Watching Len Attica's supersmooth swing at the FedEx St. Jude Classic on Sunday was a trip down memory lane, but not because Len had pulled off a similarly dramatic comeback at February's Nissan Open for the first win of his career. No, his victory charge in Memphis was emotional for me because I've known Len since he was an eight-year-old munchkin just beginning to fall in love with golf at Smithtown Landing, on Long Island, N.Y., where I've worked since 1969. Len, who's now 34, has always been low key and businesslike, so it was fitting that Sunday's most important play wasn't flashy-just a stiffed wedge from 115 yards on the 16th hole (above) that gave him a lead he would never relinquish. "Perfect!" I yelled at the TV after watching Len's swing. "He still has that gorgeous rhythm and balance, and everything's dead on plane."
GOOD OLD DAYS
Len has fought some tough battles, including losing his mom, Joyce, to lung cancer a few years ago, but I heard a hell of a happy camper on Sunday evening when I got him on the phone. Len, who now works with swing coach Jim McLean, vividly recalled playing in the nine-and 10-year-old division of the Metropolitan PGA Junior Classic at Smithtown. "That was my first competition, and I remember thinking, Man, this is hard, because I was only nine," Len said. "But I came back and won it the next year." Len's memory of our two courses was also crystal clear. "The big 18 looked like a monster back then," he said. "That's why I always played the nine-hole par-3. I loved that little course. In fact, I think every kid should learn on a par-3 because it's the best place to practice all the shots in the bag."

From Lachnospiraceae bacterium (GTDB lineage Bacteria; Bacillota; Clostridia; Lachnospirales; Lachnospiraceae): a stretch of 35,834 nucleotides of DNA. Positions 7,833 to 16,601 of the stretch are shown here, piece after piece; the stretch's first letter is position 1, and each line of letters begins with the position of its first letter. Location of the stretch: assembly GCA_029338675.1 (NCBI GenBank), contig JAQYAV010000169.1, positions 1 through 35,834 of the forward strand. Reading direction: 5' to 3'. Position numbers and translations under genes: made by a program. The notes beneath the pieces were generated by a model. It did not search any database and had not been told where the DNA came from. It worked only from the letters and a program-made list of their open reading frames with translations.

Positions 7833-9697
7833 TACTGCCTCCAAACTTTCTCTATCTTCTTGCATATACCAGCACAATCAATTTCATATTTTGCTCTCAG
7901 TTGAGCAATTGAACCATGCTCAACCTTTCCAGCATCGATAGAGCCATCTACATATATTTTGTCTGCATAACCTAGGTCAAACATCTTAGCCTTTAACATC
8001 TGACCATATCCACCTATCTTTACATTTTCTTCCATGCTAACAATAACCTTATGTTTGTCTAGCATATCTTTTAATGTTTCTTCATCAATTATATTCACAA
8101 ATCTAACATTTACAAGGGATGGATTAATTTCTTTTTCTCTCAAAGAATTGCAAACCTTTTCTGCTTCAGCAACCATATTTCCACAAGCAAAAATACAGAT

The U.S. Senior Open telecast on NBC provided more proof that Johnny Miller needs to stick to reporting and stop offering absurd opinions. Too often Miller crosses the line by assessing a player's character before he even hits a shot. "Let's see if he has the guts to play this shot," Miller will say, as if that's all there is to it. He made an inexcusable mistake during the fourth playoff hole on Sunday. While Don Pooley was lining up a 10-foot putt for birdie and the victory, Miller blabbered, "This is a very, very easy putt." C'mon, Johnny. No putt to win a national championship is easy. You would think a former U.S. Open winner would know that.